Once the credits come out, there can be other issues, he said. A movie file, like the Gotham Knights credits reel, is difficult to change once it's out, and the credits themselves can also include mistakes.

"I've had games where my name was wrong in the credits or my title was wrong," said Patel.

The errors, Patel said, are often not corrected for months, if ever, suggesting the need for a better system from the beginning of the game development process.

"One of the things we're working on is explaining to them [is] you need a system where you can update it easier so it doesn't take six months to correct this person's name," said Patel.

Fares added that the IGDA would like governments to get involved and include crediting as part of a workers' rights process, as unions are generally avoided in gaming.

"A union has always been a sort of taboo word in the industry because it's been an industry that grew so fast and so quick that a lot of flaws that you would expect from fast growth happened," he said.


Montreal has emerged as a national and global leader in the gaming industry.

If studios like Warner Bros. and Ubisoft lead the way in changing their crediting process, the IGDA said, others will follow.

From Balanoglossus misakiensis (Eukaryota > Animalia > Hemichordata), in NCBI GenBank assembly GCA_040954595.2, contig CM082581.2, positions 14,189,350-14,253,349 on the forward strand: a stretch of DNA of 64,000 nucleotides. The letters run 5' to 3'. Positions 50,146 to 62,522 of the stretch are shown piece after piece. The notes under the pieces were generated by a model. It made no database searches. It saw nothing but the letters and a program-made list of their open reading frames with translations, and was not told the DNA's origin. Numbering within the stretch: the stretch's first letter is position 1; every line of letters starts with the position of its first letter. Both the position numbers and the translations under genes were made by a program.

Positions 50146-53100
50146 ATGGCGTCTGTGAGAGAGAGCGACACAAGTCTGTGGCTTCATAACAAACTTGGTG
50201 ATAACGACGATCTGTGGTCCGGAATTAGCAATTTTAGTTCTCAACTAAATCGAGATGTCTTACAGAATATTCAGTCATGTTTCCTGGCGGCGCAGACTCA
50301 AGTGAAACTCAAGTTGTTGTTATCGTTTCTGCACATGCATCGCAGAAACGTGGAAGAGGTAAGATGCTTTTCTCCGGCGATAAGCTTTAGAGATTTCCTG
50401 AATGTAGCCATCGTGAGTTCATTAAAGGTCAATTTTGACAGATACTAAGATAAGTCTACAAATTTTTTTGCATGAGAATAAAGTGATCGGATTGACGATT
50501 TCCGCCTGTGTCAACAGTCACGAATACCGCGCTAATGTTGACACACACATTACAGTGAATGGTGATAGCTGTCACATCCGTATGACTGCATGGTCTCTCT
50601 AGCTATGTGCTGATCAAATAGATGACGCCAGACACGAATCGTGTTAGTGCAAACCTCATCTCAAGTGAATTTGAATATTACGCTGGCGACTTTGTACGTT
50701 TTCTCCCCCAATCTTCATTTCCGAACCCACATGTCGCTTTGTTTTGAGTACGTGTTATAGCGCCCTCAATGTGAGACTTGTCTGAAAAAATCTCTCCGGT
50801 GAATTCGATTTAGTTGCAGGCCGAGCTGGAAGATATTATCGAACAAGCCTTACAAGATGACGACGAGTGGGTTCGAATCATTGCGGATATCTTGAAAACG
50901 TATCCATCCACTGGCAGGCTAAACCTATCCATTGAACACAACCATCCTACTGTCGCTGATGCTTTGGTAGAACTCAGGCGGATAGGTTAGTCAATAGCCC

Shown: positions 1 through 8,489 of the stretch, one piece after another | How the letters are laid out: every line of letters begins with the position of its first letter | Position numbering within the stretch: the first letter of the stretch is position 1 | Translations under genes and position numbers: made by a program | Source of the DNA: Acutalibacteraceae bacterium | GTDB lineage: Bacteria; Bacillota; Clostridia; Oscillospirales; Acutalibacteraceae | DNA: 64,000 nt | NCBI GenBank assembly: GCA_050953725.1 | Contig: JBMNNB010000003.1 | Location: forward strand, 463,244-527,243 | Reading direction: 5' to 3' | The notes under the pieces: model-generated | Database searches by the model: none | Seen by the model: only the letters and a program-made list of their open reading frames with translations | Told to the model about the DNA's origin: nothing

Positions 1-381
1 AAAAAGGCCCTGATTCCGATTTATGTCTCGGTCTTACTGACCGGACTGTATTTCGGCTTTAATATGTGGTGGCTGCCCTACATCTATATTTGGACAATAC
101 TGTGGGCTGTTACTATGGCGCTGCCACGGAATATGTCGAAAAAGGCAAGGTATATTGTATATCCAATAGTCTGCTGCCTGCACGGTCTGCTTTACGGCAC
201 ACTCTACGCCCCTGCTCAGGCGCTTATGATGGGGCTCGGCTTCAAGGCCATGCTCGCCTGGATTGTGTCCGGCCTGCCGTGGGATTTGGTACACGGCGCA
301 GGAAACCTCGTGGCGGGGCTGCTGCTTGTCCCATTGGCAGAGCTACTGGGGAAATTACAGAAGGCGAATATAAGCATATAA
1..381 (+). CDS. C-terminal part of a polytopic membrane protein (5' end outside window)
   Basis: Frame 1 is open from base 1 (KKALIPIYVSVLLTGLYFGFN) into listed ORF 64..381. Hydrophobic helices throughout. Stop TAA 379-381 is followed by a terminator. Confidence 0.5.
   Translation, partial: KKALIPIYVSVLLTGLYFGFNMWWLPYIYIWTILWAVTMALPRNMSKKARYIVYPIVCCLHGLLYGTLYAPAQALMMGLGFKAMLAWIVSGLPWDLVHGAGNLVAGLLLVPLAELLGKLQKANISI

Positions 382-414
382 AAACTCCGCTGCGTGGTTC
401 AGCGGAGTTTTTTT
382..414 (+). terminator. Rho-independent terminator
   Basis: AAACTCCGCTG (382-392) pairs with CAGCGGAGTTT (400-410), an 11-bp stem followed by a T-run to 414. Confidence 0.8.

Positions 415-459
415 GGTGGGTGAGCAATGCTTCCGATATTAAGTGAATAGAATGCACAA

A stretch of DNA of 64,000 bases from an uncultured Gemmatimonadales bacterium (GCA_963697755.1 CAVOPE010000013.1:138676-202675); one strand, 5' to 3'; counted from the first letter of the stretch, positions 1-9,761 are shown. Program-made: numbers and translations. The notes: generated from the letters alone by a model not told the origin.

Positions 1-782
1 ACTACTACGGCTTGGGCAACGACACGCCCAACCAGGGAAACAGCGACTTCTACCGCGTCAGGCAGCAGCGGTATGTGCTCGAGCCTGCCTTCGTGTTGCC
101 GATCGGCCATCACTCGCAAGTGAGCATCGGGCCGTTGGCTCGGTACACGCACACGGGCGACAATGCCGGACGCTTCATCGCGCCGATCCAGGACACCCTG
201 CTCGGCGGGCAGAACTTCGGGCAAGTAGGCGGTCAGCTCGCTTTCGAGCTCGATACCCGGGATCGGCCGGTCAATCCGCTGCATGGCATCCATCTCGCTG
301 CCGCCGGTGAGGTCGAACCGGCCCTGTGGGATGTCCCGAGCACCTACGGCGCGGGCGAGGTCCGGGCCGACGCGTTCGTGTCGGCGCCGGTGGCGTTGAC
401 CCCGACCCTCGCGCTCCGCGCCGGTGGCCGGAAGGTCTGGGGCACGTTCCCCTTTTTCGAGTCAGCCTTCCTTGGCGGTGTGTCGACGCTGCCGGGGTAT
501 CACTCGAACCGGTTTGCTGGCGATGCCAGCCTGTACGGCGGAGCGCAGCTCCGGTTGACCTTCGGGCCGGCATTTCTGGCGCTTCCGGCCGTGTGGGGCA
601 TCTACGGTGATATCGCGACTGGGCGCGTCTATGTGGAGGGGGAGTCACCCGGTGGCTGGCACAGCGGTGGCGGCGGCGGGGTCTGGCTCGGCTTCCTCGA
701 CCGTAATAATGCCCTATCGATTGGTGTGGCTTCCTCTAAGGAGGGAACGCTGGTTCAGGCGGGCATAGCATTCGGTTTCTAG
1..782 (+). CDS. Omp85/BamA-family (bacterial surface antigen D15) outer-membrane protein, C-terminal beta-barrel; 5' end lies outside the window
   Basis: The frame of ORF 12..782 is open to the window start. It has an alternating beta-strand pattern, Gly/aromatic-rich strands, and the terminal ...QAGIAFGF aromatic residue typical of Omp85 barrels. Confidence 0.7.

"Some of the things that happen in the Montreal industry will cascade throughout the rest of the industry. They have such an impact," said Patel.

As an example, when the studio behind Tomb Raider, Eidos-Montreal, moved to a four-day workweek, other companies took notice.

"Sure, not all the studios are transitioning to a four-day work week, but all of them are talking about it; everyone takes notice," said Patel.

Improving the crediting system, Fares said, will improve the industry and the working lives of those building the games.

"Once you are really locked in and your credit and your name appear there, then you have this sort of power," he said, adding that it creates opportunities for career advancement. "You have this justification that you have done the work that you have, in most cases, you have bled for this game, and you're recognized for your effort and your involvement in that project, no matter what it is." Top Stories

How a DNA test solved the biggest mystery in one man's life

At 76 years old, Paul McLister learned the family he'd grown up with had kept a massive secret from him all his life. He also found answers to questions he'd pondered since childhood, and gained a whole new family — all because of a DNA test kit.

The shadow war between Iran and Israel has been exposed. What happens next?

Iran’s unprecedented attack on Israel early Sunday marked a change in approach for Tehran, which had relied on proxies across the Middle East since the start of the Israel-Hamas war in October. All eyes are now on whether Israel chooses to take further military action, while Washington seeks diplomatic measures instead to ease regional tensions.

Stay Connected